This is your EMWP Summer Institute Book Group blog. You are asked to post at least once a week before and during the Institute. Your group leader will post additional assignments and topics. Check back often. If you have any questions or concerns contact your leader, Cindy – cguillean@gmail.com

Please create new posts rather than just comments since the comments don't readily appear.

Tuesday, June 19, 2012

Response to Prompt 2

I highlighted a passage from the very first chapter. Bomer describes a process in evaluating student writing that she calls "naming." She explains that pointing out something that a student does well in their writing is not a "throwaway moment." It should not be viewed as "empty praise" but instead may serve to point out something that a student may not realize they are doing well. By drawing attention to their strengths they can gain confidence as a writer and build on that.
I like this passage because as a teacher I think I too often point out all that students do wrong, whether it be through formal grading or an individual conference. I had not thought about the idea that students, especially those in the lower grades, may not realize what they do well as writers and Bomer's "naming" step could really boost their confidence and allow them to grow.

1 comment:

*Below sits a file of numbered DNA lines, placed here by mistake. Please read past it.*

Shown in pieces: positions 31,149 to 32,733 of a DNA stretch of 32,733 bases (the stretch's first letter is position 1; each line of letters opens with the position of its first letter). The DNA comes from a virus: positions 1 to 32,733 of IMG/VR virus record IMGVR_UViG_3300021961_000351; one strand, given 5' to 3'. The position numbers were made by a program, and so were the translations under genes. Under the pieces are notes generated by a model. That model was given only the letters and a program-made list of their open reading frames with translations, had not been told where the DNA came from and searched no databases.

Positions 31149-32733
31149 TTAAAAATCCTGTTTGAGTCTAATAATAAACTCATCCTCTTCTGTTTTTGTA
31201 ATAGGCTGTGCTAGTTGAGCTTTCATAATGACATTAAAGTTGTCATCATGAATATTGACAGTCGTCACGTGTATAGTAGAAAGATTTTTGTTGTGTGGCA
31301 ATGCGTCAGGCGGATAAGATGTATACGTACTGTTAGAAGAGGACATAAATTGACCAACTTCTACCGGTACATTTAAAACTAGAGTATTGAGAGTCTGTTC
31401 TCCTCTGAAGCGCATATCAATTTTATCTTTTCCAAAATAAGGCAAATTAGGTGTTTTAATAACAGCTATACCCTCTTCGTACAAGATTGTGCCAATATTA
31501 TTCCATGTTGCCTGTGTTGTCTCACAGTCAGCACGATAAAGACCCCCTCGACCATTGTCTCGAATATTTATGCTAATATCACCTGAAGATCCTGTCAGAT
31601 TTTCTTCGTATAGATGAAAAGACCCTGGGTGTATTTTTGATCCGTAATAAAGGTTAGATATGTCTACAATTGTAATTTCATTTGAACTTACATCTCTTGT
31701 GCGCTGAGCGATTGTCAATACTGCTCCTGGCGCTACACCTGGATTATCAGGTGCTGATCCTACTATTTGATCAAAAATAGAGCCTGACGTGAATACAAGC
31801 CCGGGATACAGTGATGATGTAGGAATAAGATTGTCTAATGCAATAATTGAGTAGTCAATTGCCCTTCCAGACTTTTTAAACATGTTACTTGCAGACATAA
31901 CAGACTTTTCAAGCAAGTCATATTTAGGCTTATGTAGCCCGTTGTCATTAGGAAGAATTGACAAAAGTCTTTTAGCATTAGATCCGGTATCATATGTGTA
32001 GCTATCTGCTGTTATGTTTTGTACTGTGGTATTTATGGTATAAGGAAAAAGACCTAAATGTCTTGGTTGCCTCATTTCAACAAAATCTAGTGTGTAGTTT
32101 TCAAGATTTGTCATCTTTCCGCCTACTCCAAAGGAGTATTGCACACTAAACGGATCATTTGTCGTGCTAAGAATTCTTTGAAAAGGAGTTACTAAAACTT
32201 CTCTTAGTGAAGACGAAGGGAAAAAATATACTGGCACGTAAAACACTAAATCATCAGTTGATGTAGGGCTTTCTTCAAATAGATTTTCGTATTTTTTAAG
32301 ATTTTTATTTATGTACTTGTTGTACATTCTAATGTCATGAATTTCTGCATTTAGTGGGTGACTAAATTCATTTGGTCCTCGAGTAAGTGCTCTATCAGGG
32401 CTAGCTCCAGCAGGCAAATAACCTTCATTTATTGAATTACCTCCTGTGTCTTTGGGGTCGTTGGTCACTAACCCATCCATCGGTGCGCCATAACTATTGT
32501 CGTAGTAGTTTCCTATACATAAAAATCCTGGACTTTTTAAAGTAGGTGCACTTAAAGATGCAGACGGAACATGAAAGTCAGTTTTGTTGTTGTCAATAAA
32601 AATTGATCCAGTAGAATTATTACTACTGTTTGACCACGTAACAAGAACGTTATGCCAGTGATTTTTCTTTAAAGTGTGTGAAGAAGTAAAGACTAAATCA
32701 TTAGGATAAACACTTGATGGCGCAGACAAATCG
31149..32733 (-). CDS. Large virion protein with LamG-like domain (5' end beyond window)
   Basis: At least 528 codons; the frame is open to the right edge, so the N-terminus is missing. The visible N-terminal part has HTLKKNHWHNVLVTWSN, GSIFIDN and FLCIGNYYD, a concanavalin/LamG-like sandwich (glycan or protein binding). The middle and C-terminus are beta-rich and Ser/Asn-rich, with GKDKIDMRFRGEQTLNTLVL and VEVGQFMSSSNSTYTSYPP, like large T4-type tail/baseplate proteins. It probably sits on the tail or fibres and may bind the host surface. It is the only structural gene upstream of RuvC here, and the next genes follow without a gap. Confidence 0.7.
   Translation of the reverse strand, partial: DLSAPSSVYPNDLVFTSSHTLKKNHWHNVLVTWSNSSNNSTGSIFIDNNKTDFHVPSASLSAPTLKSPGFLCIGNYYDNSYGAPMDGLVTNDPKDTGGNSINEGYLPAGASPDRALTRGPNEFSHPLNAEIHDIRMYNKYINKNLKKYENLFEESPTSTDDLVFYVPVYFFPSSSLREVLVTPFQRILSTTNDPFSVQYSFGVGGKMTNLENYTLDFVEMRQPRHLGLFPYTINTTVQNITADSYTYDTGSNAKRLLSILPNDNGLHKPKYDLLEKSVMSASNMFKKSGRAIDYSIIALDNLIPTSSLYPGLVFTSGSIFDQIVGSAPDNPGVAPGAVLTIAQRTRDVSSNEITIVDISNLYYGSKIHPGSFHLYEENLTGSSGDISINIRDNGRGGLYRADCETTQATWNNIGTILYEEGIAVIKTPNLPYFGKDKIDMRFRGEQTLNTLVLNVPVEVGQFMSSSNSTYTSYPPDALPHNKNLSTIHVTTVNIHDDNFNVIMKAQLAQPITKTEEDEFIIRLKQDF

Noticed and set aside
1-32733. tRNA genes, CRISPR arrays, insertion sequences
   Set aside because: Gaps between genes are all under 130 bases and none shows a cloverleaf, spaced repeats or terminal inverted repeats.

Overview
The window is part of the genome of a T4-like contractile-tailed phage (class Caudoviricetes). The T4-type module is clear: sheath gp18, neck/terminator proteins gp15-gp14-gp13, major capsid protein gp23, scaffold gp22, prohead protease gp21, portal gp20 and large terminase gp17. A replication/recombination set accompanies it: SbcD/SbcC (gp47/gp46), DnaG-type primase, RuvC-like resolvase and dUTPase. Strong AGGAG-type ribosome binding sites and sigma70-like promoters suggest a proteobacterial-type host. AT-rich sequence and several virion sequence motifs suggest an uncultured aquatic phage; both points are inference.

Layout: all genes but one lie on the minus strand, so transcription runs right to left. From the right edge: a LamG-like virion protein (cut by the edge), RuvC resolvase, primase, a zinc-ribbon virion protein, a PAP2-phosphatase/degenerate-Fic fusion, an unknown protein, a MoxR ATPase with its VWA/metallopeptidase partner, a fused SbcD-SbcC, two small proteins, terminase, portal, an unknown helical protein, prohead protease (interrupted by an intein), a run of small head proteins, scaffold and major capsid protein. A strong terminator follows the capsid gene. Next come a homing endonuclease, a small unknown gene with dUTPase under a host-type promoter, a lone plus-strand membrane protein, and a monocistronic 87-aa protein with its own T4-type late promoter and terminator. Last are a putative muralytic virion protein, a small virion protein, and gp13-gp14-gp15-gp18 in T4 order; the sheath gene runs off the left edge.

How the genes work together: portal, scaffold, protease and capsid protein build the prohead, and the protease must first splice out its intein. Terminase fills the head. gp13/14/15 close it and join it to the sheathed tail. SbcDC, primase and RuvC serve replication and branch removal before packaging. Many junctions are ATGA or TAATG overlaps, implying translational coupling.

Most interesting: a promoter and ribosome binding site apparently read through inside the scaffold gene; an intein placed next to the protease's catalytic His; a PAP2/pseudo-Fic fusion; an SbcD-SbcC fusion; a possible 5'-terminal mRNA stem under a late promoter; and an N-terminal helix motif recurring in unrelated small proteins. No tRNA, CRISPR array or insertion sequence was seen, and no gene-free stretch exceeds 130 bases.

1. I can't highlight in my book as it is the library's copy but since Friday I have read to Ch. 3 and what surprises me as a teacher is finding out that students have good ideas and some can actually write. I taught 5/6 for a long time and this year moved to 8th. I have learned that writing is not about circling the mistakes and pointing out the wrongs. I can identify with students like Tyrell. We have students who can write everything mechanically wrong (according to our standards) but really have a lot to say. I laughed about Maggie with the 3rd "g". That was the old "me" writing teacher. Tyrell is the new "me" writing teacher. When we did our research papers on careers at the end of this school year, I was surprised how focused and intelligent some of my students were on this, a subject that interested and was about them. They had been rather sluggish in class all year but took off on this paper and really did a great job. If I had graded on mechanics they would have failed. Instead I overlooked all of that (for the most part) and graded entirely on content and if they did what was asked. Most of the students had As and Bs. I also noticed that many were afraid to write anything for fear that someone would read it (aloud especially) or critique it. Many had never been allowed to free write.